How can the Church draw closer to God? (Part 3 of a 5-part series)

This is the 3rd of a five-part series on how the Church can regain its relevance. Click to read Part 1, Part 2, Part 4, Part 5.

Chuck Swindoll, a well-known pastor and widely recognized leader among current Christian preachers, uses a great illustration to convey the point that the Church has slid away from God. Whether it originated with him I do not know, but it goes something like this:

An elderly couple were riding along, the husband driving and the wife sitting on the far end of the bench seat near the opposing door. After a long silence, the wife remarked how when they were young they had taken many trips together, always cuddled up close to one another. She wondered aloud what happened, and why they no longer cuddled while riding.

The husband answered, “I’m still sitting where I’ve always been.”

Such is the case with Christ and His Church. He is still in control. He is still all-powerful. He is still just as much in love with us today as He was when He died for our sins.

But we have slid away.

The first step for the body of believers to take in regaining a measurable level of relevance and influence in our society is to move back as close to God as we can. He promises that if we do so, He will not reject us.

“But he giveth more grace. Wherefore he saith, God resisteth the proud, but giveth grace unto the humble. Submit yourselves therefore to God. Resist the devil, and he will flee from you. Draw nigh unto God, and he will draw nigh unto you. Cleanse your hands, ye sinners; and purify your hearts, ye double minded.” James 4:6-8

Before we can exert any level of influence over society – before we can expect to become relevant once again – we must first draw nigh unto God. It is only through His power that anything can be accomplished, and when we exclude Him from our daily lives we deny that power. Our faith remains empty even as we proclaim it to the world, and the world will never embrace our faith so long as it remains empty.

A believer who desires to be a powerful instrument for God must first fully embrace God’s power in his or her own private life. If enough of us do so, the Church can regain its relevance and influence.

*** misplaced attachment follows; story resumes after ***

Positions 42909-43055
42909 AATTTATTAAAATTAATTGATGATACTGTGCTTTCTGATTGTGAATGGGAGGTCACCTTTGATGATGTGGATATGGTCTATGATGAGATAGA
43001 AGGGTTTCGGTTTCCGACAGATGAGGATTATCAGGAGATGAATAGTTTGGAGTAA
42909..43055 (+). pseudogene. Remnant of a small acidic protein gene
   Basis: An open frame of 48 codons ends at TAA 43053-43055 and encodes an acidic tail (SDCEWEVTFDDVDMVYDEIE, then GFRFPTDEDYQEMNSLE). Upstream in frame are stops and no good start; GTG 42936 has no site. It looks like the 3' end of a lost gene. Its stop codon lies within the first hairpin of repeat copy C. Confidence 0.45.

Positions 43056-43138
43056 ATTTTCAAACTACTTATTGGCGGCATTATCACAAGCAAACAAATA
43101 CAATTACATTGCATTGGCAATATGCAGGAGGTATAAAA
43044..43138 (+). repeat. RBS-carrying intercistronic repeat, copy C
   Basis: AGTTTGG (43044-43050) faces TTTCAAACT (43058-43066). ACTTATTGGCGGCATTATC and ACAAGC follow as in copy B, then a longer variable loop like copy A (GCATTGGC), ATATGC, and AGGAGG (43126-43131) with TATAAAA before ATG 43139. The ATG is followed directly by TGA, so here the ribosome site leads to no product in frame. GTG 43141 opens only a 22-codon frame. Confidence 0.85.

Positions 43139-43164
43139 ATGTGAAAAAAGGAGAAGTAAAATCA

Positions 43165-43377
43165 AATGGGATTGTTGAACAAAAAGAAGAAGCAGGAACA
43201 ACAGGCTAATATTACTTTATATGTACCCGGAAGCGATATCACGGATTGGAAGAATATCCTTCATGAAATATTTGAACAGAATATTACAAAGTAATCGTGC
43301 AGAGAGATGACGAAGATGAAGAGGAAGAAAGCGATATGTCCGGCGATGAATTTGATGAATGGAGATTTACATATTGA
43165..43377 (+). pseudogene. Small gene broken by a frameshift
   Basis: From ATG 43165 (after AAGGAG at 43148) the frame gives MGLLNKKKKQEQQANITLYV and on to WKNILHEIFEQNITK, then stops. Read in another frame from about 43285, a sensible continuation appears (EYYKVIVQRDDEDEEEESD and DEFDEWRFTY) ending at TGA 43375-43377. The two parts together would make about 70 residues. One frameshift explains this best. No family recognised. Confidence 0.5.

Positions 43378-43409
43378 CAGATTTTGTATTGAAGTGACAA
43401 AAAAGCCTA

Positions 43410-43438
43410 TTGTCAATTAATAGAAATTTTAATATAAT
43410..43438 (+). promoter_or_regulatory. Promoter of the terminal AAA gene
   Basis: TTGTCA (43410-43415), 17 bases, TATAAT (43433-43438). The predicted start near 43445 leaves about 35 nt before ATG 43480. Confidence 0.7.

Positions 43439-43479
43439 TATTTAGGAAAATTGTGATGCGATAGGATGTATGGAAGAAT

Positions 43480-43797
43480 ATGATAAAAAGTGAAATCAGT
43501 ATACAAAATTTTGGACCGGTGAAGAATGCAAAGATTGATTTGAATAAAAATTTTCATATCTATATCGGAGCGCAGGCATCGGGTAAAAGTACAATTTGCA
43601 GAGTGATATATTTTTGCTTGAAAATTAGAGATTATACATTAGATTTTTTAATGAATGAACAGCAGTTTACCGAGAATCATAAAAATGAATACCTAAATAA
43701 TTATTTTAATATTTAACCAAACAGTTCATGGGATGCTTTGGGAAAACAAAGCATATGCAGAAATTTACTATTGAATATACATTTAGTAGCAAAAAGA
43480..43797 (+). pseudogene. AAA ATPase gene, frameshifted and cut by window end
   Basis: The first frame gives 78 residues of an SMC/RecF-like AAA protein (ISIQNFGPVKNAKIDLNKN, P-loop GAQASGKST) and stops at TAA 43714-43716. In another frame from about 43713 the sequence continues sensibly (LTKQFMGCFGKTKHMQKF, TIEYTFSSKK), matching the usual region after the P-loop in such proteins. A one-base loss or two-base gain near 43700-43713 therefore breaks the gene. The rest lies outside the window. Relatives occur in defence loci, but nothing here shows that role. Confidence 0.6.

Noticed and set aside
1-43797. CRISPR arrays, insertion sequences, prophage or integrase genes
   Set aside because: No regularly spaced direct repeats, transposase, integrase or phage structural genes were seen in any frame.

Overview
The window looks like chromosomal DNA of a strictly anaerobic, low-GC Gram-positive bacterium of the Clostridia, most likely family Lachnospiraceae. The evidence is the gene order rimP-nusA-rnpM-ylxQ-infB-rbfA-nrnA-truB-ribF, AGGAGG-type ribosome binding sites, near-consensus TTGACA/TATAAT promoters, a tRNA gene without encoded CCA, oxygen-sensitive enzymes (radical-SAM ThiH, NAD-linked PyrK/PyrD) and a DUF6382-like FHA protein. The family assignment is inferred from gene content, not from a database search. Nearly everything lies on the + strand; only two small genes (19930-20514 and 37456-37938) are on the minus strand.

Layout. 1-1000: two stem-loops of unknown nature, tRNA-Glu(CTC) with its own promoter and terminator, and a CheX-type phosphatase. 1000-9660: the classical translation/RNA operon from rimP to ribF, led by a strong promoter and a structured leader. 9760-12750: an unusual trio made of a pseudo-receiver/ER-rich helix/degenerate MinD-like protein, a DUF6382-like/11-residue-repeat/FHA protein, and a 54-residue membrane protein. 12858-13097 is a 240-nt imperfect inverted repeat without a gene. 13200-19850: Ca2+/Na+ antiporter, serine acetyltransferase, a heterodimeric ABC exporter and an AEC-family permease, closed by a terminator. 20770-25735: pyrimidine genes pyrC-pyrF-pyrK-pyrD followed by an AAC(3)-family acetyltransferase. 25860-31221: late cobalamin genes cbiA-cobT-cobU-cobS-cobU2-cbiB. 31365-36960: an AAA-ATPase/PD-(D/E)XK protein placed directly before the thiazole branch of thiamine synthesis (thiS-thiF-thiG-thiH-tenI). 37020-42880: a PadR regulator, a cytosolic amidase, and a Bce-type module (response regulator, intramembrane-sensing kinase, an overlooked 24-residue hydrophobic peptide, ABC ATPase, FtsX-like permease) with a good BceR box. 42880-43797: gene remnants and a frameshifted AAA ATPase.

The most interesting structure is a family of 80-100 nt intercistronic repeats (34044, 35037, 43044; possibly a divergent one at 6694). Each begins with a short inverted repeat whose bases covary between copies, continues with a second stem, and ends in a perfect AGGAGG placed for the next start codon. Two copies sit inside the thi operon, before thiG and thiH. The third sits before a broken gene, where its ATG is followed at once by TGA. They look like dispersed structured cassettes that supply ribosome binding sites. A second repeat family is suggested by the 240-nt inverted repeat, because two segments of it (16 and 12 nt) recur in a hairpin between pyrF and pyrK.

So, the next question becomes:  How do we more fully embrace God’s power in our private lives?

Again, the answer is simple. We must include Him in all that we do. Work. Play. Relationships. Finance. You name it – He should be involved. And if there is any area in our lives – any at all – in which we’re not comfortable including Him, we must seriously consider giving it up or at least changing the way we operate within it in order to willingly invite Him in.

That’s not an easy task. Ungodly habits and preferences tend to sneak in to our lives gradually and unnoticed, often becoming entrenched without us even realizing it. Generally, we allow these things to become part of our lives by coming up with excuses or rationalizations to quell the initial reluctance brought on by our God-given conscience. Sometimes we figure that the questionable actions or thoughts will only be for the short term, but once the dam is breached there is no stopping the flood.

We must be willing to let Him into every aspect of our lives if we are to fully experience His power. In fact, we should be willing not only to let Him in, but to let Him direct every aspect of our lives.

How do we accomplish that? Well, the first step is to stay in touch with Him. Stay on our knees, stay in The Word, stay in tune with what His Spirit says to us along the way. The second step is to actually follow up on what He says through these venues. Follow the commands in His Word. Follow the instruction He sends through prayer and the guidance of His Spirit.

The best test of whether we are measuring up in this area is to examine each area of our lives and ask ourselves one question:  Are we being and doing the best we can here? If there is room for improvement, we need to engage with His power to improve.

In addressing a division in the early church over the propriety of eating meat that had been offered to idols, the Apostle Paul gave us a command of God that has far-reaching applications.

“Whether therefore ye eat, or drink, or whatsoever ye do, do all to the glory of God.” 1Corinthians 10:31

Whatsoever ye do. Not whatsoever ye do in church, or for the church, or in direct service to God. Whatsoever ye do. That means everything. Again – work, play, relationships, finance, you name it.

Consider for a moment how each aspect of your life might be different if you followed this command. Everything you do, do it to the glory of God. Would your family life be different? Your work? Your finances? Your relationships with coworkers, friends, extended family, fellow church members? Strangers?

Unfortunately, the truth for most of us – including this writer – is that much of what we do on a daily basis would look vastly different if we did everything to the glory of God.

And therein lies the ultimate key to unlocking the potential of the modern church to regain its relevance and influence in society.

In Part 4, we’ll look at how this change could reestablish the relevance of the Church.

About the author

Tim Thomas

Christian home schooling father of 4 (plus one), married to the same incredible woman 26 years. Public high school and (current) college mathematics educator 14 years. Former sports writer and machinist. Proud Cruz voter.

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